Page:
Bill Schwarz
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Afterword: Postcolonial times
The visible and the invisible
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In the back-streets of post-colonial Britain, in Wolverhampton and Smethwick, the language of the colonial frontier could be heard again. The frontiers have functioned not only as sociological facts but also as symbolic systems. For, despite the apparent chaos of the sights which confront us, the historical times inscribed in the city are organised by powerful logistics. Indubitably, the post-colonial city is hybrid: but it is neither random nor indecipherable. The public vistas constructed in the heart of the capital, and in the heart of Britain's other cities, provide the visible legacy of Britain's imperial past. But in a deeper sense the imperial city also carries other legacies which cannot so readily be scrutinised by the naked eye. In design and organisation London, Birmingham, Glasgow all still signify the imperial past, a past memorialised in the built environment.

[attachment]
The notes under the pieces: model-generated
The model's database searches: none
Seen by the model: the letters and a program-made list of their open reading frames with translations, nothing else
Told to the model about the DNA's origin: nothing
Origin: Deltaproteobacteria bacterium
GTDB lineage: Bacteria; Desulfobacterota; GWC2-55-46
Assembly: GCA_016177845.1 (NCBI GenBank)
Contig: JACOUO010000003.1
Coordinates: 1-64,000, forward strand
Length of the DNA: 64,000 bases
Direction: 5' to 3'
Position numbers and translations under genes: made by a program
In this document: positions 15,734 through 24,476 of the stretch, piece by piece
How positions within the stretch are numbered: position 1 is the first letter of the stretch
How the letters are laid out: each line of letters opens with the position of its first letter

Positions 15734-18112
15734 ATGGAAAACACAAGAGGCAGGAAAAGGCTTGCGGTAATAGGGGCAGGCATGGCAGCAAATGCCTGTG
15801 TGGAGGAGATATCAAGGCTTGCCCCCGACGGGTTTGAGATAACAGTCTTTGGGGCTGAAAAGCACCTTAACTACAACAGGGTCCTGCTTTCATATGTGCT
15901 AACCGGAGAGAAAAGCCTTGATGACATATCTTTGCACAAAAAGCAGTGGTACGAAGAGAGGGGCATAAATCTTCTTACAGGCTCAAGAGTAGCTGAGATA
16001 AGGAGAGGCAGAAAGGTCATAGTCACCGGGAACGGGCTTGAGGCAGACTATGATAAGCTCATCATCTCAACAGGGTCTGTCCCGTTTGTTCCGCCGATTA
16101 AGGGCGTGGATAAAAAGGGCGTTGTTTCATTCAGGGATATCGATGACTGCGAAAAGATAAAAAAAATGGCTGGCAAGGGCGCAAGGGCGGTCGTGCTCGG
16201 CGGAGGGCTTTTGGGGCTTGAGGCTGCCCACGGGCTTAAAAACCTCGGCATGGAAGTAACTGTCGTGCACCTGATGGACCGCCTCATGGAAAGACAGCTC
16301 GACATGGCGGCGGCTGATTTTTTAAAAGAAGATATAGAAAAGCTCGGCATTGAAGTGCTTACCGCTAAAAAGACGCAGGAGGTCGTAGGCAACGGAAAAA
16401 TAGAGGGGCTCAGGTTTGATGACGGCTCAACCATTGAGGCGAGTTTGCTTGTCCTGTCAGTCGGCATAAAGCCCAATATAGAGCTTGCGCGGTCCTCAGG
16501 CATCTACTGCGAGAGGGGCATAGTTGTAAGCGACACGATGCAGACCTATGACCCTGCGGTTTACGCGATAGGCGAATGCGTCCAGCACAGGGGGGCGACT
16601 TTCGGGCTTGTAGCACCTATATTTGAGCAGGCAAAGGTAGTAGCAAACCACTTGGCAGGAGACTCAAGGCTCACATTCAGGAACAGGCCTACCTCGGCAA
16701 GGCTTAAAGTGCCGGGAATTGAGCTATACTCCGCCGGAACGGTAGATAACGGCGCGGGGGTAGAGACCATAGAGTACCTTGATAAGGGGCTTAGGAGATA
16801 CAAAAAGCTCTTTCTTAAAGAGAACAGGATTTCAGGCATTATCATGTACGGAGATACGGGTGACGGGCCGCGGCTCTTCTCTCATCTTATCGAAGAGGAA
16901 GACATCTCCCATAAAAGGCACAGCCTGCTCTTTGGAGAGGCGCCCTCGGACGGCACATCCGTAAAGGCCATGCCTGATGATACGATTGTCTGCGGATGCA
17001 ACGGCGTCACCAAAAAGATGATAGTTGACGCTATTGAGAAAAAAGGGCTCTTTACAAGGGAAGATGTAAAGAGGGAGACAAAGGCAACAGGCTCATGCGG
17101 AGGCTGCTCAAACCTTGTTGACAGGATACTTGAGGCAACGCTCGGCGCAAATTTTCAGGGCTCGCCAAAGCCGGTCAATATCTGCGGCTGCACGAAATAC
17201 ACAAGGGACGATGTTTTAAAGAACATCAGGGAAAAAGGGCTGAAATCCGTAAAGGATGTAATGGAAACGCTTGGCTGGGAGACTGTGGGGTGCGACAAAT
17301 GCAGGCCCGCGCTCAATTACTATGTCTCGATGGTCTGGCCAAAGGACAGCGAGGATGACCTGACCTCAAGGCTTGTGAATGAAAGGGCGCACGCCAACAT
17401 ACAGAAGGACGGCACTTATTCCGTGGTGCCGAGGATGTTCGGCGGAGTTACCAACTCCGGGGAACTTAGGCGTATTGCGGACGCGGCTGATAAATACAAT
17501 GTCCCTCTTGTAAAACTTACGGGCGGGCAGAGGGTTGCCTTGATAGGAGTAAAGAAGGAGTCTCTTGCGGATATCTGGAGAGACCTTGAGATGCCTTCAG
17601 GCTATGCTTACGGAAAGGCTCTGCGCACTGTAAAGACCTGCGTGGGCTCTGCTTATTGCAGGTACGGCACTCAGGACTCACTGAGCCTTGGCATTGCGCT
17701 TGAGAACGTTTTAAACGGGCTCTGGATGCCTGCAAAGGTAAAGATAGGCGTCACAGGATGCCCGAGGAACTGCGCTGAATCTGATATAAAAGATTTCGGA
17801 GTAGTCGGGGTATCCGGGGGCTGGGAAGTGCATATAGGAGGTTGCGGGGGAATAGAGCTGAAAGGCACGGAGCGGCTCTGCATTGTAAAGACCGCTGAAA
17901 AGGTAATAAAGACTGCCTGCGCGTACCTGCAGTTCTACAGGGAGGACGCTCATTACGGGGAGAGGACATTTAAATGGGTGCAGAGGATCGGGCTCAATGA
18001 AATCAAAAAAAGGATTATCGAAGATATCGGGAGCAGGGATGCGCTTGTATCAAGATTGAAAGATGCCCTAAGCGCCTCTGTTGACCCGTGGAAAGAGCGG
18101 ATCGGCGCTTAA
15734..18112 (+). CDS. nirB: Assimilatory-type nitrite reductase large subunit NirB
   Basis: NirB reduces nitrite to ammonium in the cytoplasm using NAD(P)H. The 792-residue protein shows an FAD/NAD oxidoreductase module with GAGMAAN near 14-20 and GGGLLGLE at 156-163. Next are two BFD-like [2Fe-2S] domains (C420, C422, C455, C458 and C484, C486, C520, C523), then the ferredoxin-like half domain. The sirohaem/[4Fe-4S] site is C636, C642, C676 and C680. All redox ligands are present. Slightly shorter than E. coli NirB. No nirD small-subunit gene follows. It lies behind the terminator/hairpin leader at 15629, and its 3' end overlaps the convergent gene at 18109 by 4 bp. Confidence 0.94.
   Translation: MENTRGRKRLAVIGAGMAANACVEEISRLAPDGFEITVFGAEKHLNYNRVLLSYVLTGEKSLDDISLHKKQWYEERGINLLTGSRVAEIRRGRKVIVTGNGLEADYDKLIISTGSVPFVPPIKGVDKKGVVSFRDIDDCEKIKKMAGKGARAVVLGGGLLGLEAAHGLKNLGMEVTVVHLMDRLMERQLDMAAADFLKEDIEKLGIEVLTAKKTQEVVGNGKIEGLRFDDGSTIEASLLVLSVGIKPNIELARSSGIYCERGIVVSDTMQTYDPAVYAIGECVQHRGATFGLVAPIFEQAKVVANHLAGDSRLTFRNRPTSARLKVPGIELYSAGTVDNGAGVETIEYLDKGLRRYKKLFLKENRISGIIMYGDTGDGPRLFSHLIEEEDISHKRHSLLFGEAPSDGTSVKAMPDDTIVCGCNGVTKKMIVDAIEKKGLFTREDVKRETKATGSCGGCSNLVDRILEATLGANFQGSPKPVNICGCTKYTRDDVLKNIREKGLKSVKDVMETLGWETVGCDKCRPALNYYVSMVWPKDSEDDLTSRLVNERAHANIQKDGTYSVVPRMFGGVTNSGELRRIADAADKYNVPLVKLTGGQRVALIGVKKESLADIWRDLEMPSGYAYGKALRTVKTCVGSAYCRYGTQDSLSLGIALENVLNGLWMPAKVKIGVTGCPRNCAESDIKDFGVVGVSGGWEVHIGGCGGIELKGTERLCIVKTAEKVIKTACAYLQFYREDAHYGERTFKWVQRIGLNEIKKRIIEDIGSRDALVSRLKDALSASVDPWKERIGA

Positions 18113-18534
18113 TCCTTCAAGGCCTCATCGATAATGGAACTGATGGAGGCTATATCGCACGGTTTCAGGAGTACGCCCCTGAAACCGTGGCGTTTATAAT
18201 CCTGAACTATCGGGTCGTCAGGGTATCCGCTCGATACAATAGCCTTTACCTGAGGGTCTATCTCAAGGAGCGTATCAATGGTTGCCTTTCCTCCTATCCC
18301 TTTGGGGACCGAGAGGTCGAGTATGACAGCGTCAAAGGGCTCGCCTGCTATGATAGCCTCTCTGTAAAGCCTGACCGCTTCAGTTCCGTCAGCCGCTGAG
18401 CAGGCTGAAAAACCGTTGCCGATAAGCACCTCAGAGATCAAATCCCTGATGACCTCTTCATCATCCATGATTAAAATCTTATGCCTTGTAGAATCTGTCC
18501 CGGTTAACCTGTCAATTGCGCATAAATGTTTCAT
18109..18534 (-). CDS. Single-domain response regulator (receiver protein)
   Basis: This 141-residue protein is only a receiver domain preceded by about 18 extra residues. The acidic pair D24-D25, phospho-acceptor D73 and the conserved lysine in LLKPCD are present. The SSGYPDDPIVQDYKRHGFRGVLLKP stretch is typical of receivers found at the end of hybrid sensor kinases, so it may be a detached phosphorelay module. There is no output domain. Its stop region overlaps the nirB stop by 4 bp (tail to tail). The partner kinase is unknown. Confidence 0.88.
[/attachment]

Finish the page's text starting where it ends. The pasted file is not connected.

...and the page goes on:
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Imperial cities

Landscape, display and identity


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